Search Textbook

Table of Contents

Chapter 16: Water Resources

16.21: Water Supply Strategies in the Souris Valley

The international, interprovincial Souris River flows from Saskatchewan into North Dakota and then into Manitoba, south of Coulter. Shown here is the southernmost part of the Souris River in Manitoba 1 just after it has crossed the international border 2. The river, which has been artificially straightened, flows on the floor of a shallow spillway that used to carry water from glacial Lake Souris to the south to glacial Lake Hind to the north; its banks are marked by dashed lines 3. In this semi arid area of southwestern Manitoba water supply is a problem. Two coping strategies are illustrated: 1) several small dams have been built to hold back water on small creeks draining to the Souris 4; and 2), there are numerous dugouts 5 both for domestic and agricultural use.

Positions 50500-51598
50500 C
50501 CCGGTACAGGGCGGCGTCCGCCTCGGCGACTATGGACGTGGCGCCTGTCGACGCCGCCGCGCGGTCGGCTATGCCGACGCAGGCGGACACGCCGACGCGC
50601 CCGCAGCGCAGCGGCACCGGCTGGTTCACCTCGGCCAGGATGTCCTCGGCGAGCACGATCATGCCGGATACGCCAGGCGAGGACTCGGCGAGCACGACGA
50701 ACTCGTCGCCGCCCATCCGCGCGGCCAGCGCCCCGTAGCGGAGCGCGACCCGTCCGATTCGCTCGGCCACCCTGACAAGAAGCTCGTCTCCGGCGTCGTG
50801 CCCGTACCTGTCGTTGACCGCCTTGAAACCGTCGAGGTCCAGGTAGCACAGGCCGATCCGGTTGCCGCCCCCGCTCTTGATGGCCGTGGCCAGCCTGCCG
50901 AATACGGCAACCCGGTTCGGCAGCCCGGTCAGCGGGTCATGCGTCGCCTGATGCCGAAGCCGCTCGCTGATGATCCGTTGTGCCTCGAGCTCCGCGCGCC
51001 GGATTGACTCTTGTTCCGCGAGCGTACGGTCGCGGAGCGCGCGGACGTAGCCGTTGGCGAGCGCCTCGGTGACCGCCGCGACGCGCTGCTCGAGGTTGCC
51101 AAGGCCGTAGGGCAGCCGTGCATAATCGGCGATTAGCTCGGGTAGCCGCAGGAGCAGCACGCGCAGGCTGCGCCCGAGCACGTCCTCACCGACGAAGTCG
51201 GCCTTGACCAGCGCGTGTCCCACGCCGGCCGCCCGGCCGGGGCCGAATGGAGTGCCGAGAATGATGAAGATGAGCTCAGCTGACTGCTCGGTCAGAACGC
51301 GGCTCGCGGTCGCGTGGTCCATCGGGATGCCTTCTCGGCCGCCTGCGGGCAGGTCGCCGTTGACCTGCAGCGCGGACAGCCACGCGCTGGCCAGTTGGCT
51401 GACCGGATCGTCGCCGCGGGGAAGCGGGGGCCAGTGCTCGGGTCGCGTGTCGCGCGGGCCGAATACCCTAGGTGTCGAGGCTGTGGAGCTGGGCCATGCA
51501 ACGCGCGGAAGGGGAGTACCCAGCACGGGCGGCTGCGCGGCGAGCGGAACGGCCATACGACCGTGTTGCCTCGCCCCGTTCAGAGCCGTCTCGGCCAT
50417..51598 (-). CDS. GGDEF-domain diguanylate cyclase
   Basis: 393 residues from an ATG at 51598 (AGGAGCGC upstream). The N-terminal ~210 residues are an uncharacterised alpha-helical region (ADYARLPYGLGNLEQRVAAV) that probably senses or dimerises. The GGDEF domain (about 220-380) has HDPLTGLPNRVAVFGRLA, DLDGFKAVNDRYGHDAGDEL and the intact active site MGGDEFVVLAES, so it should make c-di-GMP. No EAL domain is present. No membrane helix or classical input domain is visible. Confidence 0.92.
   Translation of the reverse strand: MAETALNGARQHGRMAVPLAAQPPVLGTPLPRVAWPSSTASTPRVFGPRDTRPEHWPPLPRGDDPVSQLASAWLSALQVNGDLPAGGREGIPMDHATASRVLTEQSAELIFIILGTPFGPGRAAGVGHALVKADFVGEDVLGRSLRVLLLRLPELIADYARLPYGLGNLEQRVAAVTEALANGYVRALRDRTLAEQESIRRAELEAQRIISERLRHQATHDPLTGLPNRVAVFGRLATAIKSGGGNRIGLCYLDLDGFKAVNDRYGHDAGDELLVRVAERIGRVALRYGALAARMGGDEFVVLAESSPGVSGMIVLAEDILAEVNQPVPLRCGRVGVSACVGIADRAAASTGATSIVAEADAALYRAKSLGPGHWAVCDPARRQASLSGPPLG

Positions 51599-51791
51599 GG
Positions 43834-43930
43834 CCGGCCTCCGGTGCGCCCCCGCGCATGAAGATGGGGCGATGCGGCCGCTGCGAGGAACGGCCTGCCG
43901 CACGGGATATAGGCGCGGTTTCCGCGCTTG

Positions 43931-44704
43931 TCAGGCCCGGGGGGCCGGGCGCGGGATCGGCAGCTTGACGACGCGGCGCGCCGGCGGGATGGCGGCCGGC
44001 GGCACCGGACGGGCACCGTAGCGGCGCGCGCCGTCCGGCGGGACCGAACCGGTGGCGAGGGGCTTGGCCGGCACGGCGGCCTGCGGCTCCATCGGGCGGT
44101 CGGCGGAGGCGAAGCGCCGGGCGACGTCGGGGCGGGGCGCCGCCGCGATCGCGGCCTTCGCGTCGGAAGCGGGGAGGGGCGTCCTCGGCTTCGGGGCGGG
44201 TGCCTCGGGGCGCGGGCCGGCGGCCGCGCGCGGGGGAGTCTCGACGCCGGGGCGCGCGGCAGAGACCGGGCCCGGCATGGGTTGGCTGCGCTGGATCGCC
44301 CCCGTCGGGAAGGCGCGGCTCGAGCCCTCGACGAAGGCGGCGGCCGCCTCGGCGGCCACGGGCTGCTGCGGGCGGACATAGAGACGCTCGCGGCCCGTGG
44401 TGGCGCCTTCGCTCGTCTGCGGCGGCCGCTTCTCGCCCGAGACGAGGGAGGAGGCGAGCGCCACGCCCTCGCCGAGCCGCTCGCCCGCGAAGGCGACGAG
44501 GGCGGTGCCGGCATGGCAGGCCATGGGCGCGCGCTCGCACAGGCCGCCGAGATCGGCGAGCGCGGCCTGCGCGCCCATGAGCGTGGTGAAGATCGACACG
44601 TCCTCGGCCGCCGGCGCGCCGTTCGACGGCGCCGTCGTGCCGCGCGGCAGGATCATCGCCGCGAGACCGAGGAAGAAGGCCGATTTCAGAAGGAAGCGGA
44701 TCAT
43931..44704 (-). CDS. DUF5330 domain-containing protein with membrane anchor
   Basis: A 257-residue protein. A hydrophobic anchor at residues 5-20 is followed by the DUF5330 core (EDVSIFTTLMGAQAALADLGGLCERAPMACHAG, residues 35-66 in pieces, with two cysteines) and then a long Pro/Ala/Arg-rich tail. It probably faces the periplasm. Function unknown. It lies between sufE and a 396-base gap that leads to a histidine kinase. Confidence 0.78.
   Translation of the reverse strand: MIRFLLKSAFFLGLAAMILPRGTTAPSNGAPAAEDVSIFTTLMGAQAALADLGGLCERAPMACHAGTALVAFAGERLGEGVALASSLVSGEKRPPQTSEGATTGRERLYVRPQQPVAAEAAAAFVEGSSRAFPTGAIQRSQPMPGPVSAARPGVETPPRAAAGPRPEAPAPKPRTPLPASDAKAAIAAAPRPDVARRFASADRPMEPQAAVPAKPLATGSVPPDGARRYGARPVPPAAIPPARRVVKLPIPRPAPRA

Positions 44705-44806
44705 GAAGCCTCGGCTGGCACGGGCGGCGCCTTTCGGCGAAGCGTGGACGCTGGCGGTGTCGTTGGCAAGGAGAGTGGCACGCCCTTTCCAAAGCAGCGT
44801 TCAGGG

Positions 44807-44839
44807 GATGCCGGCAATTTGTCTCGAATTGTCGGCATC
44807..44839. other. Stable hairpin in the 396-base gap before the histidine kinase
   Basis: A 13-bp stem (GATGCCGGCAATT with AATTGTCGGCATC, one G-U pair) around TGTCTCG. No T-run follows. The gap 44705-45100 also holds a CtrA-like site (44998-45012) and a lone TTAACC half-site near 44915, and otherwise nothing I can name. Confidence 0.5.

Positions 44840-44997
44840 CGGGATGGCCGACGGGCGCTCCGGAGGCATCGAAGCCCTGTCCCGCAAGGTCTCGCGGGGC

Also of note on this photo is the lack of conformity between the DLS and the equivalent system used in the U.S.A. North/south section lines do not coincide 6; and because the U.S. system has a base line further south, a line of partial sections occurs along the border 7.

Figure 16.21: Water Supply Strategies in the Souris Valley

Figure 16.21: Water Supply Strategies in the Souris Valley

Figure 16.21

Vertical air photograph: A20472-68

Flight height: 21,900 feet a.s.l.; lens focal length: 6 inches

Scale: 1:40,900 (approx.)

Date: May 23, 1968

Location: Township 1; Ranges 26 and 27WI

Map sheets: 1:250,000 62F Virden

                    1:50,000 62F/2 Waskada